The measure establishes a particularly important starting place since it was drafted by two key members of the U.S. House of Representatives, Henry Waxman (D-Cal), chairman of the powerful House Energy and Commerce Committee, and Edward Markey (D-Mass), chairman of the Committee's Energy and Environment Subcommittee. Both congressmen are enthusiastic supporters of a cap-and-trade system.

The Act, which totals more than 600 pages, contains four titles:
  • Title I: Clean Energy
  • Title II: Energy Efficiency
  • Title III: Reducing Global Warming Pollution Through a Cap-and-Trade System
  • Title IV: Transitioning for a Clean Energy Economy

Among other things, the Act calls for:

  • Retail energy suppliers to generate 25% of their electricity from renewables by 2025
  • Establishment of a cap-and-trade system for electric utilities, oil companies, large industrial sources, and other entities that are responsible for 85% of the country's greenhouse gas emissions
  • The cap-and-trade system will reduce the number of emissions "allowances" issued each year to meet a combined target of 20% below 2005 levels in 2020 and 42% below 2005 levels in 2030

The importance of this measure cannot be understated since it reflects the House leadership's view of how a total energy package should be implemented.

On the other hand, the House Republican leader, John Boehner (R-Ohio), was quick to describe the bill as "the Democrats' national 'cap and trade' energy tax legislation." However, the reality is that with a big Democratic majority in the House whatever the House leadership wants is likely to make its way into the final bill passed in the House. When the measure moves to the Senate, it may be tougher sledding. Stay tuned...

Tuesday, March 31, 2009

Interesting Climate Change-Focused Website

The Bureau of National Affairs (better known by its initials BNA), a U.S.-based legal publishing firm, has introduced a new (and partly free) website called

The website includes information about climate change, the associated business impacts, and what tools are being developed to address it. While there is a charge for some information, students in the LLM and MRLS programs can access much of the "charged for" content through the Westminster Law Library website (go to World Climate Change Report for details).

Among other things, the website posts important press releases (e.g., "Pelosi Statement on Comprehensive Clean Energy Legislation Released by Chairman Waxman and Markey," March 31, 2009) as well as lists upcoming conferences. Free daily e-mail highlights are available.

For those who closely follow the matter of climate change, this website may be a useful resource.

Sunday, March 29, 2009

La Palabra desde Espana (The Word From Spain)

The government of Spain, a strong supporter of renewable energy development, has indicated yet again the importance with which it views renewables.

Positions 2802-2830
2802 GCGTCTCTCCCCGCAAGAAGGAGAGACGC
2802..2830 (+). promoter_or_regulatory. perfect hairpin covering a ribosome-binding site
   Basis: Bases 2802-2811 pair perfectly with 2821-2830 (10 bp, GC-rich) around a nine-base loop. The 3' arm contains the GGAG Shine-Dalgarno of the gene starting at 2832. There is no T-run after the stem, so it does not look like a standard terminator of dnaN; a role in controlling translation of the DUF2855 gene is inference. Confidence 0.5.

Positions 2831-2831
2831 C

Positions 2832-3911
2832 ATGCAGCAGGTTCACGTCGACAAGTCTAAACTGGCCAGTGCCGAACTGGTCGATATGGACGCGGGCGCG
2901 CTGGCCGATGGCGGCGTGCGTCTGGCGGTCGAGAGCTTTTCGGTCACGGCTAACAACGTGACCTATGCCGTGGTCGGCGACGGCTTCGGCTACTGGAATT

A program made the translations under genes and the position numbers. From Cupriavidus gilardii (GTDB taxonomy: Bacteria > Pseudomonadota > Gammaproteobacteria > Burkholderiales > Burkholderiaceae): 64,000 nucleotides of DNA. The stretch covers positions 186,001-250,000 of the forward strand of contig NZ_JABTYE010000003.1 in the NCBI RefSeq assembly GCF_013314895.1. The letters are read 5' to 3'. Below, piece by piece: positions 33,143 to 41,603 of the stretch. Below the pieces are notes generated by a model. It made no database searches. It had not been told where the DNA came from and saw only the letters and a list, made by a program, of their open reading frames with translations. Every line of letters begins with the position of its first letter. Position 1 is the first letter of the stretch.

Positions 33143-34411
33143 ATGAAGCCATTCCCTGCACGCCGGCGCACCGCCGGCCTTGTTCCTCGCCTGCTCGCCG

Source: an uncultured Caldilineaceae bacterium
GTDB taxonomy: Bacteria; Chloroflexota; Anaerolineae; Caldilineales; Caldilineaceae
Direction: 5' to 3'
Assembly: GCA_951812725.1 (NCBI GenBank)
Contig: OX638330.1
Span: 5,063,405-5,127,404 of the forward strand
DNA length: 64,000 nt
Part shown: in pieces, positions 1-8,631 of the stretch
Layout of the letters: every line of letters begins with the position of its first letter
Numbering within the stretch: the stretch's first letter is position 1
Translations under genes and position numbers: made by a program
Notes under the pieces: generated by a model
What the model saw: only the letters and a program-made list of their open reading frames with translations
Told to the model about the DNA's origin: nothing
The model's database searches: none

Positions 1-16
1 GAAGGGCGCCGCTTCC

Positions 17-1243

Prime Minister Jose Luis Rodriguez Zapatero told the Financial Times last week, "To change the world's energy model is the most significant challenge facing humanity in this generation, not only for the impact on climate change but also for its effects on the [world's] economic model."

More U.S. Nuclear Power on Deck?

As the U.S. government moves closer to some type of carbon management regime, one industry player -- nuclear power generators -- is very interested in the eventual outcome.  For example, J. Wayne Leonard, Chairman and CEO of Entergy Corp., the number two generator of nuclear power in the country, is fully in support of a cap and trade or tax on carbon emissions.

In a recent Wall Street Journal interview ("The Carbon Cap Dilemma," March 28, 2009), Mr. Leonard says that America sees itself "as a market economy, and that's created great wealth for society over time.  But we're a market economy that doesn't have price signals for carbon dioxide."  As such, Mr. Leonard supports the Obama Administration's goal of an 80 percent reduction in carbon emissions by 2050.

The catch, and not surprisingly since this was published in the quintessential pro-business Wall Street Journal, of course is what to do with the waste generated by nuclear power plants.  Are there lessons that could be learned from France, where nearly 80 percent of electricity is generated from nuclear?  Perhaps so, but it's worth noting that in France the government largely owns and operates the nuclear plants while in the U.S. the private sector has taken on that role.  As a Frenchman once said, "We're comfortable with the nuclear industry since the government runs it and what benefit would the government possibly have from cutting corners.  In America, with your economic system, private businesses are constantly looking for ways to lower their costs and in some instances this means cutting safety-related corner."

Stay tuned. The role of nuclear in a carbon managed economy is only beginning to be debated.